Breaking the Seal

Yesterday Michael and I got off the boat for the first time since July 2.  You would think that after that long, with our legs atrophied to those not unlike stick figures, we’d be chomping at the bit.  You’d think we be practically swimming for shore, defying the death that would surely be ours should our bodies submerge for even a moment into this frigid, sepulchral water. And you would be wrong.

Flat calm. Cold.

For reasons even we have yet to define, we have not been anxious to get off the boat. Sure, we know we have to. Eventually. Both of us eye the land with something akin to, while not exactly loathing, a feeling of mixed hostility and fear overlaid with resignation. We have lived in our little bubble aboard Galapagos for too long, I think. Even in Hawaii, we stayed aboard most of the time, and the virus was only one of the reasons why. In fact, it was mostly this other, unnamed feeling of resistance to being on land that kept us hunkered down in our small, contained world. Mentally, I wondered what was to become of us when thrown into the cold world of literally everything except our boat and other cruisers.


One of the books I read in preparation for cruising was Windy Hinman’s Tightwads On the Looseher story about their 7 year Pacific cruise.  Of course I enjoyed the entire book, but the chapter that I remember made the biggest impression on me is her chapter on how hard it was to come back. Maybe it was more than one chapter.  I haven’t revisited the book, since I gave my copy to another hopeful cruiser long ago, but I remember her saying she was struck with how depressed she felt, how hard the re-entry to average American life was for her. For some reason, that chapter has stuck with me for these years and now I keep coming back to it in my mind and wish I had her book in front of me to reference. I think I’ll get the Kindle version and re-read it.

So today we will up anchor when the tide current slows coming into this protected Sequim Bay, with its hurry of boats coming and going,  and go to Port Townsend. Our Andrew and Jill are coming to say hey tomorrow, and my mom will come on Tuesday, so we will be in Port Townsend for a few days.  Maybe seeing our family in the flesh will balance the scales a little bit for us.

I know that as we transition into a new kind of life here, probably a mixture of boat and land life, we will get accustomed to being here again. Maybe that’s something we worry about, this ‘getting accustomed’ thingy. We have both been joking about how this coastal cruising we are now doing where anchorages are plenty and the water if flat,  is bound to make us ‘soft’.  We will pull up to a dock and get fuel pumped directly into our tank, no filtering required, rather than walk to the Pemex station with a cart full of garrafones to hurk back to the dinghy, then the boat, then laboriously filter into our tank. We will fill up with water from the tap when we get fuel, because we know that so far, the water is good here, so we really won’t need the water maker as much. We will eventually have our car back. Even the anchorages are easy. We haven’t had a rolly anchorage since Hawaii. This kind of living can over time erode the self-sufficient toughness we have grown to live with and that has made life interesting. Groceries will probably always be within reach.  Our biggest challenge will be staying warm and keeping our fingers and toes out of the water. We still forget that we can’t just jump in and swim to the shore.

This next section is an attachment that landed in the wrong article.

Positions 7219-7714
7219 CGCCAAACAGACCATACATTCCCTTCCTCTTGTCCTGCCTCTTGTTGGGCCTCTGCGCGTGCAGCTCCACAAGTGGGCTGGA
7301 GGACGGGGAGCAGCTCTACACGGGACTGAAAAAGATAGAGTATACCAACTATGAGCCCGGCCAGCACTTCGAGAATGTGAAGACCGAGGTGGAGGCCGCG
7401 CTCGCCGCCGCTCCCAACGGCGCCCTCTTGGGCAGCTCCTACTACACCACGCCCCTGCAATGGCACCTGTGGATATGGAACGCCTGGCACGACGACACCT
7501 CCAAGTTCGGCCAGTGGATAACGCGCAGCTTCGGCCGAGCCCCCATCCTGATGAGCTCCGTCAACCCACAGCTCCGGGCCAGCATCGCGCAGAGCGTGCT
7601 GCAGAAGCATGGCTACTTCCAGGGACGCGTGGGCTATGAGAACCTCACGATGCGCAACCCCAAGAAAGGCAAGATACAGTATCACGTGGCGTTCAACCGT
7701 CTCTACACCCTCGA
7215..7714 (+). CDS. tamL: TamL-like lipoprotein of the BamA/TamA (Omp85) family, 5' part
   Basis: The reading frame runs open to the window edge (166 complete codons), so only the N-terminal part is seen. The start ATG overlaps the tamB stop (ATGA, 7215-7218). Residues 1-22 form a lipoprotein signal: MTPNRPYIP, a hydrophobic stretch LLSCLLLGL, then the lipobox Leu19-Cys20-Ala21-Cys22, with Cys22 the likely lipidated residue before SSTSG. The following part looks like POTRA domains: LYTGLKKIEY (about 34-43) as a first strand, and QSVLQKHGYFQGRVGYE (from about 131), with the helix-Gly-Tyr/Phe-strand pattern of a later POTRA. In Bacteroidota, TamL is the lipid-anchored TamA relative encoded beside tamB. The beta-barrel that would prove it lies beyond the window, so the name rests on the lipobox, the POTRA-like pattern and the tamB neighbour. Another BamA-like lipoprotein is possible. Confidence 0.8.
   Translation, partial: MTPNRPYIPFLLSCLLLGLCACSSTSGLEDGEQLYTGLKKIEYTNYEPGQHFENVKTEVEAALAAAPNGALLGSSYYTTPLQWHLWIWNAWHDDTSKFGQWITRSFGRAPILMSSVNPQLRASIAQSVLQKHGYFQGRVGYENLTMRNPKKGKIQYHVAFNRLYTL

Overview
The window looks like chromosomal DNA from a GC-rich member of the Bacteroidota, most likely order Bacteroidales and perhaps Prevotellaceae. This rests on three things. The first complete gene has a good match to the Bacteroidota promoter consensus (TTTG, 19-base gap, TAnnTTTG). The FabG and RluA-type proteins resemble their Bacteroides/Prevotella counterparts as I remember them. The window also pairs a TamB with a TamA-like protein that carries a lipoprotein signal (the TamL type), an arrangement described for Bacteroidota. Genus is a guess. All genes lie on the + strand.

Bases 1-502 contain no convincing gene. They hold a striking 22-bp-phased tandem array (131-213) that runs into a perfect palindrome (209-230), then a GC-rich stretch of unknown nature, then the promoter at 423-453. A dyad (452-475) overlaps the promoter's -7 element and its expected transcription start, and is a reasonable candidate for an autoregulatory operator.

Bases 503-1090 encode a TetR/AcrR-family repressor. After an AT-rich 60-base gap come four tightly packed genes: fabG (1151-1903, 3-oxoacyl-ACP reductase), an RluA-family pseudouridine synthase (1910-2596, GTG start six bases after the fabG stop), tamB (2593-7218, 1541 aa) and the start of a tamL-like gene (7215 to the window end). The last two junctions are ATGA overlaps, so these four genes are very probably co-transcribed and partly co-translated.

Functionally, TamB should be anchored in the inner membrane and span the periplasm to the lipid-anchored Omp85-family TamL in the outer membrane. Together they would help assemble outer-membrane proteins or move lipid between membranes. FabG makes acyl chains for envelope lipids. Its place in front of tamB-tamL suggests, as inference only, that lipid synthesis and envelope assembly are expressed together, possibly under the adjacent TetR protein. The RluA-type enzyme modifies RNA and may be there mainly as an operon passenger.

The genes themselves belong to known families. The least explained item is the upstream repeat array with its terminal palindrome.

Hurry up and take the photo, I can’t hold this fish much longer! One of several lovely Albacore tunas we caught. Wow we will miss that.

We have so much to say about our passages and putting all of that down in a coherent and organized way is a challenge. I’m thinking a good way is to simply choose some entries from my passage journal, which I kept religiously, almost compulsively. Here is my note from July 6, 2020.

“Day 4 of passage home. 120 miles made good yesterday. Position 27 46N 158 55W

Having been given the choice by Rick Shema, The Weather Guy, we have opted to keep a course a bit to the west in order to sail up and around the Pacific High. This will add 24 hours or 100 miles to the trip but will avoid motoring for 2 days.  Seems like a fair trade. I would like to be able to sail the entire trip. We feel the weather transitioning with the number of squalls we are seeing. Mostly they disturb the wind for a bit, dump a little rain, and then we pick up where we left off.  Last night I awoke to sails flapping over a glassy swell, something new on this trip.  It didn’t last long, but these episodes do decrease our miles traveled for the day.  The clouds are big and fluffy and sometimes dark.

Yesterday we fished all day but no luck with the tuna plug.  Today Mike says he will drag the squid lure.  Mixed feelings about fishing as the boat motion is challenging.

Everything feels so damp below from salt. I just want to throw the settee cushions away and start over.  They never feel dry.  My bunk feels dry, thank goodness.  But there is salt everywhere. It will take a week to clean this boat.

Today I had 2 naps, in spite of getting rest last night.  The wind is steady and more cloud cover. Air is cooler at night, especially.  We could use a day of softer winds but we appreciate making the miles for now. ”


S/V Galapagos out, somewhere in the Puget Sound area.